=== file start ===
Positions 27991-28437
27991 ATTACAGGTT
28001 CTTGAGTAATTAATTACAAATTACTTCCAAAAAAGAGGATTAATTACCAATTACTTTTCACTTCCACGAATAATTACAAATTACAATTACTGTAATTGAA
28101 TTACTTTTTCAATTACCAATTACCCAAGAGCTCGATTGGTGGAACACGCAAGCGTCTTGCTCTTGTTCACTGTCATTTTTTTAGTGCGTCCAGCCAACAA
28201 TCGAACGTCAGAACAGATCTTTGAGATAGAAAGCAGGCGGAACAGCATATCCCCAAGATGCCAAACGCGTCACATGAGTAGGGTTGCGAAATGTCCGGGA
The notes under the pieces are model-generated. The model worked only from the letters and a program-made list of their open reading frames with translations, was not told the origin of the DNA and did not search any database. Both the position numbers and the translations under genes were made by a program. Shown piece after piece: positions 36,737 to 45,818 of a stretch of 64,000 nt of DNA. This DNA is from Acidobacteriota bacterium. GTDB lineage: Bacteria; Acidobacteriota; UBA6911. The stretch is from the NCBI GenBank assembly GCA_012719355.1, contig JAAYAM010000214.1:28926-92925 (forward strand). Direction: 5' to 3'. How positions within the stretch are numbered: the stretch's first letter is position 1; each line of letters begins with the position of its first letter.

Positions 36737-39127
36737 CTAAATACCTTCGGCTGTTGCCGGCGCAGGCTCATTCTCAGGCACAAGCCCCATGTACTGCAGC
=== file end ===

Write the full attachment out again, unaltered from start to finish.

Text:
Positions 27991-28437
27991 ATTACAGGTT
28001 CTTGAGTAATTAATTACAAATTACTTCCAAAAAAGAGGATTAATTACCAATTACTTTTCACTTCCACGAATAATTACAAATTACAATTACTGTAATTGAA
28101 TTACTTTTTCAATTACCAATTACCCAAGAGCTCGATTGGTGGAACACGCAAGCGTCTTGCTCTTGTTCACTGTCATTTTTTTAGTGCGTCCAGCCAACAA
28201 TCGAACGTCAGAACAGATCTTTGAGATAGAAAGCAGGCGGAACAGCATATCCCCAAGATGCCAAACGCGTCACATGAGTAGGGTTGCGAAATGTCCGGGA
The notes under the pieces are model-generated. The model worked only from the letters and a program-made list of their open reading frames with translations, was not told the origin of the DNA and did not search any database. Both the position numbers and the translations under genes were made by a program. Shown piece after piece: positions 36,737 to 45,818 of a stretch of 64,000 nt of DNA. This DNA is from Acidobacteriota bacterium. GTDB lineage: Bacteria; Acidobacteriota; UBA6911. The stretch is from the NCBI GenBank assembly GCA_012719355.1, contig JAAYAM010000214.1:28926-92925 (forward strand). Direction: 5' to 3'. How positions within the stretch are numbered: the stretch's first letter is position 1; each line of letters begins with the position of its first letter.

Positions 36737-39127
36737 CTAAATACCTTCGGCTGTTGCCGGCGCAGGCTCATTCTCAGGCACAAGCCCCATGTACTGCAGC